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Amusement: A Force in Christian Training   By: (1834-1922)

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Amusement: A Force in Christian Training

By The

Rev. Marvin R. Vincent

Pastor of the First Presbyterian Church, Troy, N.Y.

Wm. H. Young, 8 & 9 First Street

Troy, N.Y.



Preface. Religion And Amusement. The True Nonconformist. The Church And The Young Man. Thoughts For The Clergy on the Amusement Question.


These discourses are not presented as a series. With the exception of the last, which was prepared merely for publication, they were delivered at considerable intervals, and to meet certain aspects of the subject as they presented themselves. As they all develop substantially the same principles, they will probably contain some repetitions. The interest awakened by the publication of the essay before the Albany Convention, and the very general desire expressed to see the second and third of these discourses in print, have decided the author against remoulding the whole into one treatise which he at one time contemplated. He therefore sends them forth in their original shape, with earnest prayer that the great Head of the church may use them, with all their imperfections, to awaken Christian thought and friendly discussion on a subject of vital importance to the welfare of our youth.

Marvin R. Vincent.

Troy, Jan. 9th, 1867 .


An Essay, Delivered at the International Convention of Young Men's Christian Associations,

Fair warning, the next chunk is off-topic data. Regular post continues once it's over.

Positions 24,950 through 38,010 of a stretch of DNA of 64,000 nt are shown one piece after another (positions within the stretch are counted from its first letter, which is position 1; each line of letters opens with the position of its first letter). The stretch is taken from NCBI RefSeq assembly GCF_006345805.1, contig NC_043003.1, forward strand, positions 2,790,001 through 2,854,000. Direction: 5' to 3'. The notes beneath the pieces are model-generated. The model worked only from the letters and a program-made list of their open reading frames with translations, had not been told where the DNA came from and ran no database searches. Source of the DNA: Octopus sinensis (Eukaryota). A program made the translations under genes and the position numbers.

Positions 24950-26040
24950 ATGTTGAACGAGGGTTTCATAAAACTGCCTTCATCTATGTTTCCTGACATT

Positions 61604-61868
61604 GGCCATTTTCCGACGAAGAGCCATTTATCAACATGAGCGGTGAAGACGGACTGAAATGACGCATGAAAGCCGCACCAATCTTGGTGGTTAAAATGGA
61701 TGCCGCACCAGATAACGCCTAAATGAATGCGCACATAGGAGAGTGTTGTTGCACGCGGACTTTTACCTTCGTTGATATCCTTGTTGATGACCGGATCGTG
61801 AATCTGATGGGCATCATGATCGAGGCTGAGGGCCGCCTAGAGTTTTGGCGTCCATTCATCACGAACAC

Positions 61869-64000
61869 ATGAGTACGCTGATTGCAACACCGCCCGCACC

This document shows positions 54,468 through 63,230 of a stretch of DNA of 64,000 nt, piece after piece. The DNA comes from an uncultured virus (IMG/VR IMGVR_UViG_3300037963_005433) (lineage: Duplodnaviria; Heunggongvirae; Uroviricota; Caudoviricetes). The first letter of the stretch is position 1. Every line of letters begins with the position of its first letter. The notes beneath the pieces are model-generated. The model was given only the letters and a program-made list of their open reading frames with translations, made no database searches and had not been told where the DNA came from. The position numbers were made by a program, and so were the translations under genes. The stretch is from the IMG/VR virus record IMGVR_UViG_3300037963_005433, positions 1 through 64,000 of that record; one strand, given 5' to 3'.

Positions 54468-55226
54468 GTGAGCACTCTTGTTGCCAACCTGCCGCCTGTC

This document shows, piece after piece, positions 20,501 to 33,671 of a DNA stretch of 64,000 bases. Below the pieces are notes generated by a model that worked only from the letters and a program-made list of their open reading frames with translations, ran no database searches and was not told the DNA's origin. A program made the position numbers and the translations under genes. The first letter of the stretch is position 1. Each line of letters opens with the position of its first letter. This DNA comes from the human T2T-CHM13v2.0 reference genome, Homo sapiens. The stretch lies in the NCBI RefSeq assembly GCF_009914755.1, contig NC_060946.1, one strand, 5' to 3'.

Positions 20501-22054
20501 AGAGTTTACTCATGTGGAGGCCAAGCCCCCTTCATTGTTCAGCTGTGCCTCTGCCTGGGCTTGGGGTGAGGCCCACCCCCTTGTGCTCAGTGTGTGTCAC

Held In Albany, June 1, 1866.

The religious thought of the age must soon face this subject more fairly than it has yet done; and seek for some more satisfactory adjustment of it. At present its status is very indefinite. The church is by no means at one concerning it. The pulpit too often evades it. Private Christians waver between the results of independent thought and of early education, undecided whether to approve or condemn; while extremists take advantage of this hesitation to lay down the sternest dogmas, and to thunder denunciations at every head that will not bow to their ipse dixit . The questions at issue are not to be dismissed with a sneer at fanaticism and over scrupulousness on the one hand, and with a protest against unwarrantable liberality on the other. The whole subject must be reëxamined with reference to fundamental gospel principles by both parties, in a spirit of Christian moderation, and with the desire of ascertaining not only what is safe , but what is right .

To prosecute thoroughly such an examination within the limits assigned me, is, of course, impossible. I can only deal with a few of the great principles underlying the case, and urge their application to a single practical question which has arisen in the experience of our own, and it may be, of other Christian associations.

The idea of development , which is perhaps the fundamental one of Christianity, has been to a very great extent swallowed up in the idea of safety . It is not an uncommon error to regard Christianity almost exclusively in a defensive aspect; the Christian merely as a safe man, protected by Divine safe guards from temptation, rescued by Divine mercy from the terrors of death and judgment. Correspondingly with this mistake, the tendency has grown to strengthen the defenses of character, rather than to foster its growth. To keep it from temptation, rather than to teach it to overcome temptation. To teach it its danger from the world, rather than its duty to the world. Consequently we have heard more about keeping unspotted from the world, than of going into all the world, and preaching the gospel to every creature. More about coming out and being separate, than of knowing the truth which shall make free. More of separating wheat from tares, than of leavening lumps... Continue reading book >>

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